We weren't done yet.  

Next came a "barrel roll," which is like going in a cork screw motion while upside down.  It was a wild feeling.  My pilot told me we pulled about 4 G's.  As we headed back to the airport, the team pulled what was called a "pitch out," which essentially is a super tight turn.  We lined up in a straight line for final approach and touched down on terra firma.  It was an experience I will never forget.

If you want to check out the Aeroshell Aerobatic Team and other great vintage aircraft's and amazing feats in the air, check out the NSB Balloon & Sky Fest this weekend, April 5-7, 2013.  

For more information, visit their website by clicking here.

On the web:

Story, Photos, Video:

Firefighting Plane Now On Standby In Northern Colorado

This week state officials stationed a single-engine air tanker at the Fort Collins-Loveland Airport in anticipation of a busy wildfire season. 

The small plane is one of up to three the Colorado Division of Fire Prevention and Control will make available for the season. 

Pilot Parker Lucas says the planes are useful because they can get within 10 miles of a fire and drop up to 800 gallons of fire retardant or suppressant. They can also relocate more quickly compared to larger air tankers.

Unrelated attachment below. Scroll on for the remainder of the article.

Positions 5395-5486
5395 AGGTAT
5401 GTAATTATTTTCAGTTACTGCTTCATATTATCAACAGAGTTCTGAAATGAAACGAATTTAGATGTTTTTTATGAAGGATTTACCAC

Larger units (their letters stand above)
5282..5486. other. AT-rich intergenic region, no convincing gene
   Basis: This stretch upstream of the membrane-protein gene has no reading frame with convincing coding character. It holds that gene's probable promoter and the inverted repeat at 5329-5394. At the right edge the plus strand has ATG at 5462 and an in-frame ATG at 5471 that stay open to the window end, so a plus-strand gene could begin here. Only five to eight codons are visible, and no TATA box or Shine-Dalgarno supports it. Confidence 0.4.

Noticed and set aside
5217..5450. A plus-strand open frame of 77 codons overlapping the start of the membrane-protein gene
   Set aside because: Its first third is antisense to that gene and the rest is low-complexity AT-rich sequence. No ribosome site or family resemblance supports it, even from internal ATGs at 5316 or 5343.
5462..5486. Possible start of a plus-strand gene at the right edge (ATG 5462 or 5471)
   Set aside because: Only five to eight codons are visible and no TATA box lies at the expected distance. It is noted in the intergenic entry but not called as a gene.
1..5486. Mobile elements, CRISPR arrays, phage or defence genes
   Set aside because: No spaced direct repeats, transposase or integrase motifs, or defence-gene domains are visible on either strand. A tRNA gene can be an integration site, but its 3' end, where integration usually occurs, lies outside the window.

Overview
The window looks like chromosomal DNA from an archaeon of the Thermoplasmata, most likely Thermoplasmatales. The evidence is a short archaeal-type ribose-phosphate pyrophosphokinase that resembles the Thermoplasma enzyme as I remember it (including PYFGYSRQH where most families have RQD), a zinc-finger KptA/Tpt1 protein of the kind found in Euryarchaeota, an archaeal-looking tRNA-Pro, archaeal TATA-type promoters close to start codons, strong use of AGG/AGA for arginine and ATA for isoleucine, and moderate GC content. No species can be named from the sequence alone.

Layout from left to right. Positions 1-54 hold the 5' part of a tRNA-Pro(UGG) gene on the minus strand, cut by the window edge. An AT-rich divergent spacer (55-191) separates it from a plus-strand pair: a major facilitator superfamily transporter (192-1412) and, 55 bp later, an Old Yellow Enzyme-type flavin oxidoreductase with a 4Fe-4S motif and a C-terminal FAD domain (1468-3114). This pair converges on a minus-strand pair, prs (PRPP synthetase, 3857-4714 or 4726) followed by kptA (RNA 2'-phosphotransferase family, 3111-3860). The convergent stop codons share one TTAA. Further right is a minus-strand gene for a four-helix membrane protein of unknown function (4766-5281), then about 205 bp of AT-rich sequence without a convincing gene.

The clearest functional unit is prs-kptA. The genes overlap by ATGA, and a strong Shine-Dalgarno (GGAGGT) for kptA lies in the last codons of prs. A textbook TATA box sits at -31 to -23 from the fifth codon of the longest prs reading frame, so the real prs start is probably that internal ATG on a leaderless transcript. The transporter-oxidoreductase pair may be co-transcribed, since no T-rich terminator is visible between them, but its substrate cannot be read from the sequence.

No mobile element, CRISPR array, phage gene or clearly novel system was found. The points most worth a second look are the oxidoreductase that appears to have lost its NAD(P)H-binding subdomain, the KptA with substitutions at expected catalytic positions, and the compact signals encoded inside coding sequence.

“We’re smaller, we don’t carry as much as a heavy tanker. But we can work in pairs and tag and extend lines,” he said.
Current wildfire season forecasts indicate that risk is highest for fires in northwest, southwest and southeast Colorado. Colorado Fire Prevention and Control Operations Chief Rocco Snart says right now the risk doesn’t look high for fire along the Front Range.

“That’s not to say that we can’t have fires along the Front Range. That’s just what the models are saying.”

The single engine aircrafts won’t remain stationed in any particular place and will be moved throughout the state during the wildfire season. Colorado has more than a dozen airports that can serve as bases for the state-commissioned planes this summer.

Story, Video, Photos: